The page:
lists

5 Great Ways to Improve Your Grades (That Don’t Need Extra Studying) – TUB-Thump 009

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Study tips go way beyond the studying itself.

Sometimes all it takes is sitting somewhere else. Or having a refreshing cup of tea.

And that’s what I look at in Episode 009 of TUB-Thump. 5 ways you can put your best foot forward (not just by having a walk!) and build the best mindset for your study.

Ready to get those good habits going? Happy listening.


Here are the show notes for the 12-min episode:

  • 01:30 – Simple tips, so long as you commit to them and build these useful habits.
  • 01:25 – Tip No.1: Have a quick walk. It’s the only exercise you need to get those cogs turning in your head.
  • 02:10 – Tip No.2: Stop with the all-nighters. The most important of the tips, in my opinion… Yep, it’s my usual rant. 😉
  • 03:20 – Tip No.3: Shift your location regularly. Find as many different areas as possible to alternate with. Even if you only visit the library to work, sit in different places within the library. Build your own ways of mixing up where you study.
  • 04:30 – Tip No.4: Get the right sleep for you. Listen to your body rather than the voice in your brain that’s tempting you to stay up as long as possible!
  • 06:45 – Tip No.5: Drink tea. Go crazy and make it loose leaf. Green teas, oolong teas, etc. The extra time spent making loose leaf (just a few seconds) is well worth it for taste if nothing else. It’s funny just how much you can change the flavour based on the amount of leaf you use, the time you brew it for, the temperature you brew it at, and so on.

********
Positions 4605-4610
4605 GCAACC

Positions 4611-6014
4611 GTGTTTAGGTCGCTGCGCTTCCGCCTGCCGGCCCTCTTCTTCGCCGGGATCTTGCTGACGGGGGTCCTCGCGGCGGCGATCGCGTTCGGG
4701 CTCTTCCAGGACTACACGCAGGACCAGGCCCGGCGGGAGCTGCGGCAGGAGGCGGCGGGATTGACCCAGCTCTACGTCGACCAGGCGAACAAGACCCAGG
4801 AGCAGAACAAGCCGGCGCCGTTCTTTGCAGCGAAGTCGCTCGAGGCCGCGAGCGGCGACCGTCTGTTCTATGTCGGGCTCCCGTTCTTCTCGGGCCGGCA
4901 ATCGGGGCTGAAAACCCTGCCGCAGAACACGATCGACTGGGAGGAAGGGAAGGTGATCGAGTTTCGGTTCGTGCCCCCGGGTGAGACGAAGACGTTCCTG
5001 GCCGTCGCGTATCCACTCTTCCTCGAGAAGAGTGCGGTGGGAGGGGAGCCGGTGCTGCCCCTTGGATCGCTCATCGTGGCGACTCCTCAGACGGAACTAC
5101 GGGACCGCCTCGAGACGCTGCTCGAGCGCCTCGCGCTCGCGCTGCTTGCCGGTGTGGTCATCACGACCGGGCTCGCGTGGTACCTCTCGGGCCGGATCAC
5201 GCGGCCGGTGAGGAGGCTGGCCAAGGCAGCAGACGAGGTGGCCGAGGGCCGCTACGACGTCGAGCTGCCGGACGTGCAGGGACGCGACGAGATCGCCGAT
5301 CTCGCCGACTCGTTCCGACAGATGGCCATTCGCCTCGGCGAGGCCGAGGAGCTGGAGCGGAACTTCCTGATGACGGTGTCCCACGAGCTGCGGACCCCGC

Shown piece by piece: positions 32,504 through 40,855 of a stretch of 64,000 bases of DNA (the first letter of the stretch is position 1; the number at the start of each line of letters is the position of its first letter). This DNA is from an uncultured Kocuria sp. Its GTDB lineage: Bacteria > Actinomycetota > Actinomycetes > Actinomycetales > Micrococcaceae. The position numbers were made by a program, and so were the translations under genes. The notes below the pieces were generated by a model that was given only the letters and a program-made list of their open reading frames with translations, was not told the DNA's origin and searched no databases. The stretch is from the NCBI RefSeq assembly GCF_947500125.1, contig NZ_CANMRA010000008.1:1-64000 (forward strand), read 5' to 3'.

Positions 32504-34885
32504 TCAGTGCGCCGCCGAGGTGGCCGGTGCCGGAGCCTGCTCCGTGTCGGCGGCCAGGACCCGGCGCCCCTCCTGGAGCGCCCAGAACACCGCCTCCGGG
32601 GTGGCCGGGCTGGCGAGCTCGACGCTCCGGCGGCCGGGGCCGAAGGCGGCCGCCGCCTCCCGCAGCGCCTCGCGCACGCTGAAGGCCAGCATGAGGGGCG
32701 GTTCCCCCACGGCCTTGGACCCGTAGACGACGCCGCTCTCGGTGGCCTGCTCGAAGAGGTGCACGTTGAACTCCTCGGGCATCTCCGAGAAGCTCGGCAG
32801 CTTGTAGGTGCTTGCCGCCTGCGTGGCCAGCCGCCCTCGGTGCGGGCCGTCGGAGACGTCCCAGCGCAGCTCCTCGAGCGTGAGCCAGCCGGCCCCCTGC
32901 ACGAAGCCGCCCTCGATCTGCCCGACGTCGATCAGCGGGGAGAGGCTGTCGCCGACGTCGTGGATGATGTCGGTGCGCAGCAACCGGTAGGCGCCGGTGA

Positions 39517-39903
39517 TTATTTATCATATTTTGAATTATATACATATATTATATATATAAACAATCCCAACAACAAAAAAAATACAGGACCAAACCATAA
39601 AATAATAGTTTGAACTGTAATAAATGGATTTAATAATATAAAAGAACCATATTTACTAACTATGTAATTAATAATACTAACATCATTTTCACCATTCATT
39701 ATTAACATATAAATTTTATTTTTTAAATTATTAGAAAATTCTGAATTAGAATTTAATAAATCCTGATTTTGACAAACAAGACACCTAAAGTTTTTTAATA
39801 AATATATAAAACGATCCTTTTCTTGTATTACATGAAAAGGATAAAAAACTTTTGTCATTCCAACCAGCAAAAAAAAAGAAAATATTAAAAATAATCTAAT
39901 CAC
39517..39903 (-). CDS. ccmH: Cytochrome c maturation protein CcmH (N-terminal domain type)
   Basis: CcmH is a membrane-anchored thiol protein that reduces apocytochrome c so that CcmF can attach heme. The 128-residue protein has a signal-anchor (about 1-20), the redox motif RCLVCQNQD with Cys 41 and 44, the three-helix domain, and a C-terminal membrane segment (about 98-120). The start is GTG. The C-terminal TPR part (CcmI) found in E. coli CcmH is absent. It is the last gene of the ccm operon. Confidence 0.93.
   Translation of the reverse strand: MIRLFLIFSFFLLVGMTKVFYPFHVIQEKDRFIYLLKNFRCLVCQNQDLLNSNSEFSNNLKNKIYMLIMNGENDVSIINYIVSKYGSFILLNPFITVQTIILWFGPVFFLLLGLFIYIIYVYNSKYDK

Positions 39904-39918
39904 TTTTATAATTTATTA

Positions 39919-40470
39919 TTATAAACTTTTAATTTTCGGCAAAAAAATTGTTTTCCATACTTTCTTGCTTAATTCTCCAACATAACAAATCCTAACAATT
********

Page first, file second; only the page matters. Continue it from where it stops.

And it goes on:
• 09:10 – Bonus Tip! List things, plan things, schedule things. Obvious, yes. But also challenging.
    Are You a Planner or a Structured Procrastinator?

Music for TUB-Thump is Life, by Tobu, which is released under a Creative Commons license. Check out more of Tobu’s great sounds on Soundcloud, YouTube, and his official site.

TUB-Thump is part of the Learning Always Network.

Keep being awesome!

Stop thinking and start listing!

A simple thought today.  Lists are easy to consume, quick to compile in a rough form, easy on the eye, and a good way of getting your brain out of first gear.

Notepad (photo by abeall)

Perhaps I should have said that lists are:

  • easy to consume;
  • quick to compile in a rough form;
  • easy on the eye;
  • a good way of getting your brain out of first gear.

If you need to brainstorm, but can’t quite muster the storm part (or the brain part), try compiling a list of rough ideas/thoughts first of all.

I’m not talking about a wonderfully thought out to-do list.  This isn’t time to worry about what’s important either.  You needn’t number the list or think about an order of importance.

A simple list is just a way to get your mind wandering in a productive fashion.  Doesn’t matter what the focus, just list!  Don’t even think of it as work.  Just see where it takes you.

There is a well-known tip for conquering procrastination.  Take just 10 minutes of your time to start working on that project that you haven’t begun yet.  10 minutes is no time at all, so it’s pretty easy to commit to those 10 minutes.  Since starting is usually the hardest part of getting to work, you’ll have crossed that bridge and are likely to keep going for an extra 10 minutes.  And another 10 minutes.  And so on.